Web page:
I received this nice note from Lan-Chiann accompanied by this gorgeous painting:
“I thought that you might be interested in seeing some of my art; I am a Chinese American ink painter( one among the few female artists working in this field) and have been active for more than fifteen years. For a first impression of my work, please visit: www.thetranquilstudio.com. Currently, I am showing my work in a 3 women artists group exhibition at the Sam and Alfreda Maloof Foundation in Los Angeles. This exhibition will run from now to the end of September. I would be happy to show you my work in person at the Sam and Alfreda Maloof Foundation during your next trip to Los Angeles. For detail information, please visit: www.malooffoundation.org/currentexh.cfm.”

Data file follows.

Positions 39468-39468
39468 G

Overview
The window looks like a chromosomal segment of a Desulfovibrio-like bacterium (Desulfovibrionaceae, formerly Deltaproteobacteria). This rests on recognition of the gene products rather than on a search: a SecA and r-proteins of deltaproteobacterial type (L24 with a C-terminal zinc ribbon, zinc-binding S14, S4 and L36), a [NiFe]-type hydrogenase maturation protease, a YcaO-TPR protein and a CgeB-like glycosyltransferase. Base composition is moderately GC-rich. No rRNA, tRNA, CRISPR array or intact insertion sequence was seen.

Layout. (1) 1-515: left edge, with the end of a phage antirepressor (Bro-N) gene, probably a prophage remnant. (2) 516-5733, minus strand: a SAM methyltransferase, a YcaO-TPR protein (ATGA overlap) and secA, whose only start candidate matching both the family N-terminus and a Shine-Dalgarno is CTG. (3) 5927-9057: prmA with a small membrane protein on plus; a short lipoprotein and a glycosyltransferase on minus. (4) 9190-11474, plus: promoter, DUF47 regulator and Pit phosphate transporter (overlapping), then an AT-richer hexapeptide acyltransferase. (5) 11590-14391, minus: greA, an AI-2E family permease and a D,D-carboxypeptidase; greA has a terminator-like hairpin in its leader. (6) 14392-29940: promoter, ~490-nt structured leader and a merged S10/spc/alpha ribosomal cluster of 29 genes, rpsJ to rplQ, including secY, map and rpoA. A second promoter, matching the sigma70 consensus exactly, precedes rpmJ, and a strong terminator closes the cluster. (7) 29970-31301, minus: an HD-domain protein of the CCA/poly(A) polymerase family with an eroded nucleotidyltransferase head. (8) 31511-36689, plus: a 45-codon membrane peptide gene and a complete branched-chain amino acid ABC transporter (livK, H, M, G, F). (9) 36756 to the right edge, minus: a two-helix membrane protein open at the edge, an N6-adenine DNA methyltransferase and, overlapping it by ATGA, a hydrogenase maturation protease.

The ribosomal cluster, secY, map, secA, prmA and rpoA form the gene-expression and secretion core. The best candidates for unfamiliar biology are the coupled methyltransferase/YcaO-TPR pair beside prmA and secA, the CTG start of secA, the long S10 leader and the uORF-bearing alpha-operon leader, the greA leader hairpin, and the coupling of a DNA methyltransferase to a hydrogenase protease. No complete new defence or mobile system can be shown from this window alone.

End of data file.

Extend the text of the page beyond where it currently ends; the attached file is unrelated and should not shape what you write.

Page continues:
I pulled this from her site, “My paintings are not mere images. They are layered with content, which can be both seen and felt. A curator at a Los Angeles art institution once referred to my work as ‘hauntingly beautiful’, which touched the essence of my work. My work is rooted in the ancient tradition of Chinese ink painting. My paintings are created with natural materials, ink on paper, using century-old techniques. I often make several sketches before I make a painting. It is a process that may take up to several months to complete.”
It’s interesting to me that art today based on Chinese ink painting is hauntingly beautiful and seems to depict a place that only exists in the mind. Why is that? Do any of you have more suggestions of extraordinary Chinese Ink artists? Also, why is this a genre that is dominated by men? I have questions and I need answers! Thank you!!
p.s. The Maloof Foundation is in the San Gabriel valley in Los Angeles. If you are in this area, the garden is now open. Address: 5131 Carnelian Street in Alta Loma, CA. If you do attend, please leave a comment here and share what you think. Thanks!
ps. If you like this post, you might like the one on Arnold Chang here and here. He is also a Chinese Ink Brush artist who was recently featured in the much lauded Fresh Ink exhibit at the Boston Museum of Fine Arts.